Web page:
01 January 2011 |
Burstable bandwidth is a means by which the bandwidth offered by a service provider can be boosted to address peak periods of usage.
By increasing the capacity available in a burst to address that usage, customers don’t need to sign up for a continuous and more expensive higher level of service. In addition, providers don’t need to scale their networks to support vastly higher peak usage rates that will not be used for much of the time.
Burstable bandwidth describes a connection in which the customer’s available bandwidth can be increased for short periods of time on an as-needed basis. Service providers that offer burstable bandwidth with a package will let customers make use of some or potentially all of the redundant bandwidth available in their network to help them cope with the traffic spikes and other forms of high bandwidth demand.
What are the advantages of burstable bandwidth for the user?
By purchasing a plan that allows for burstable bandwidth, users can prevent their sites slowing down during peak traffic periods. Burstable bandwidth means they can use more bandwidth than their hosting plan normally allows them to. Burstable T1 lines also offer substantial cost savings to businesses that require full T1 bandwidth but only a few times a month. Burstable T1 connections are capable of full T1 bandwidth when required but reduce available bandwidth when full capacity is not needed.
Bursts of additional capacity can only be provided where there is redundant capacity available so the ability to burst may not always be there.
In addition, burstable bandwidth should really only be used as a short-term solution because it is much more cost-effective for users that consistently exceed the limitations of their bandwidth package to upgrade to a higher level.
By far the greatest downside to burstable bandwidth is its cost. While it makes an excellent proposition for businesses that require the utmost in scalability, for others, the threat and unpredictability of higher costs makes it unappealing.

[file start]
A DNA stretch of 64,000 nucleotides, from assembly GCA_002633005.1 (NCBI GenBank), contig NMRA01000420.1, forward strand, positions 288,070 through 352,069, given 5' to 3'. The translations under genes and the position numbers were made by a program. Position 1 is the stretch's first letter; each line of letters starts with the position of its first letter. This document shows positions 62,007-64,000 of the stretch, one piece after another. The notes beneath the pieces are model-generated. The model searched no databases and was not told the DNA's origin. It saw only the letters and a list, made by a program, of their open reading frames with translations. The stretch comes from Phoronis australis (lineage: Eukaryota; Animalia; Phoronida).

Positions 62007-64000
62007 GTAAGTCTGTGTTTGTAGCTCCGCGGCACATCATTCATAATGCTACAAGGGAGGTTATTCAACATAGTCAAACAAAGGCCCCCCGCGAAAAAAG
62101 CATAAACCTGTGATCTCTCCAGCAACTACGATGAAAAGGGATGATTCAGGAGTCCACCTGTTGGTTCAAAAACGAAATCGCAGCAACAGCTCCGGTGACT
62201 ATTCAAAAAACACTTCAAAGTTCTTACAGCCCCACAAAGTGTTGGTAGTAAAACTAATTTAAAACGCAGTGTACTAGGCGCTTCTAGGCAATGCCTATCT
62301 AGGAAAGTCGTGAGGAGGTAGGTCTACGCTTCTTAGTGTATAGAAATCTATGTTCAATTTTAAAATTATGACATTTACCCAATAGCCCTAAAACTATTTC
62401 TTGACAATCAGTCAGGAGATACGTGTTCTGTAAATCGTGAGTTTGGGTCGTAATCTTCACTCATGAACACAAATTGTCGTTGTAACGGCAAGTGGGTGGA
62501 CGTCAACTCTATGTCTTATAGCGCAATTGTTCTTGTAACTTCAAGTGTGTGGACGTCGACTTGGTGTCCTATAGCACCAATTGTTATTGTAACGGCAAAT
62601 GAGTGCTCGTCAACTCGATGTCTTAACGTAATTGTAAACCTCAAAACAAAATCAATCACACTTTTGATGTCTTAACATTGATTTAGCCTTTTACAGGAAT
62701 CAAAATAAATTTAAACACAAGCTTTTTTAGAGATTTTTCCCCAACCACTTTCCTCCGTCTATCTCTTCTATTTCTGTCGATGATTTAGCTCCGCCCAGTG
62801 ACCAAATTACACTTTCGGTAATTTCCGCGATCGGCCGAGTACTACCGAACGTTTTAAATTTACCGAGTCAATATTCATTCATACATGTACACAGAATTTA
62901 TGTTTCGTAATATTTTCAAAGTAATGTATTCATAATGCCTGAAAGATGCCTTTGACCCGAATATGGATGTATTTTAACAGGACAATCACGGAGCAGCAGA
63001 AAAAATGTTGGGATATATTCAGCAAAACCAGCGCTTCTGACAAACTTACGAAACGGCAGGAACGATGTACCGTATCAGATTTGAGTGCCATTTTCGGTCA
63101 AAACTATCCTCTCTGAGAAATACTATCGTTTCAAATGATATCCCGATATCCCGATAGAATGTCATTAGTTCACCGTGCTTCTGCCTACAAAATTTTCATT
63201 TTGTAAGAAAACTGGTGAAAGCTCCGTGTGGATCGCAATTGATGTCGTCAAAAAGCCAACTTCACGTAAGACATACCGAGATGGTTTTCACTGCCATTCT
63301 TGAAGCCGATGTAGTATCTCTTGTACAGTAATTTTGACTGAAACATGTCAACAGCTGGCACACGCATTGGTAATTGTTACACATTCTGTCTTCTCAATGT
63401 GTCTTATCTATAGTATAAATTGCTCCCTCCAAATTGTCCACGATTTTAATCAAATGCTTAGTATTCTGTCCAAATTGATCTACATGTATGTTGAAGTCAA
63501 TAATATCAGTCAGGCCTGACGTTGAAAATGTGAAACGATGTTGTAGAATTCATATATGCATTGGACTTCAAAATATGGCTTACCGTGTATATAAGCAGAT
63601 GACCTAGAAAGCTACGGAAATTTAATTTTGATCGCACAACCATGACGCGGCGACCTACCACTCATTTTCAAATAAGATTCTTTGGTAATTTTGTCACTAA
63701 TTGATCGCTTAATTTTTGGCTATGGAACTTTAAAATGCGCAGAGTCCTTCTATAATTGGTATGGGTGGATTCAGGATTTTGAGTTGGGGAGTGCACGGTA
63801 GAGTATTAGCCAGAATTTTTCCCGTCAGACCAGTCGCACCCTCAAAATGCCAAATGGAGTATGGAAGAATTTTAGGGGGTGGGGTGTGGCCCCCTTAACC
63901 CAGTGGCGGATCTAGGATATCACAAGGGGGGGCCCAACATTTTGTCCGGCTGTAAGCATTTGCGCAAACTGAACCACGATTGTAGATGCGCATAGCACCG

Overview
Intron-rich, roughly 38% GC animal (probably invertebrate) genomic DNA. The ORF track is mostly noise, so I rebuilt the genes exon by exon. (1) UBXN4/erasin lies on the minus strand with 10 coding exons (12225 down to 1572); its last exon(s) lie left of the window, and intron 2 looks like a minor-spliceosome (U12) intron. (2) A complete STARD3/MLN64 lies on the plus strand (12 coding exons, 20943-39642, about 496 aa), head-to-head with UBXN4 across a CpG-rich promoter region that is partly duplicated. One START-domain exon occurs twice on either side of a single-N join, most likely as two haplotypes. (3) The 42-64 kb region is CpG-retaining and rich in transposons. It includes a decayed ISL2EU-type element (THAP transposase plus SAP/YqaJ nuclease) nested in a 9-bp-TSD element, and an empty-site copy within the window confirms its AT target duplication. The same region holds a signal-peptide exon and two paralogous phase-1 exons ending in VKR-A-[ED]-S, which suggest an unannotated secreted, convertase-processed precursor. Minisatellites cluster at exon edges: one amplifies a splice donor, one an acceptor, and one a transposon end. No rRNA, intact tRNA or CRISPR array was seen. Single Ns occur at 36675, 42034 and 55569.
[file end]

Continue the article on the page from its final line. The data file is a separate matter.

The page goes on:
How is burstable bandwidth charged for?
The usual method is using burstable billing – which burstable bandwidth is also sometimes called.
Typically, burstable billing is based on 90% or 95% of the utilisation of a network connection. By ignoring the top 5%, the needed capacity of a link is reasonably uncovered. The 95th percentile allows a customer to have a short – typically less than 36 hours per month – burst in traffic without charges for exceeding their agreed usage. This approach means that 95% of the time usage is below that agreed amount and 5% of the time traffic may be bursting above that agreed rate. Some providers offer billing on the 90th percentile.
What are the costs involved in a burstable bandwidth service?
The nature of burstable bandwidth means that it is often hard to pin down in advance the costs of a service.
For example, a user that has purchased 3.0Mb of committed bandwidth could still be able to burst up to 10Mb or more depending upon their original sales agreement.
If the company bursts excessively beyond its committed bandwidth, it will incur an overage charge, or fee for the extra bandwidth it has used. These overage charges are calculated by using switch readings that typically take place every five minutes. As a consequence, 8,000 to 9,000 readings are gathered by the service provider each month and stored in a database. The top 5% of these readings are discarded to create the 95th percentile.
An example of how burstable bandwidth charges are calculated would involve a customer purchasing a 2Mb per month guaranteed bandwidth service for $350. Then at the end of the month, if the customer’s total use is 3.7Mb based on the 95th percentile then the overage is 1.7Mbs. An overage fee rate could be $250 per Mb or greater and that, multiplied by 1.7 to represent the 1.7Mb overage, provides the overage fee of $425, giving a total cost to the business of $775. That provides a clear figure from which the customer can therefore determine whether to pay a higher fee for a greater amount of guaranteed bandwidth or whether it would make sense for them to continue to rely on burstable bandwidth to address irregular peaks of usage.
17h | Natalie Bannerman
17h | Jason McGee-Abe
17h | Jason McGee-Abe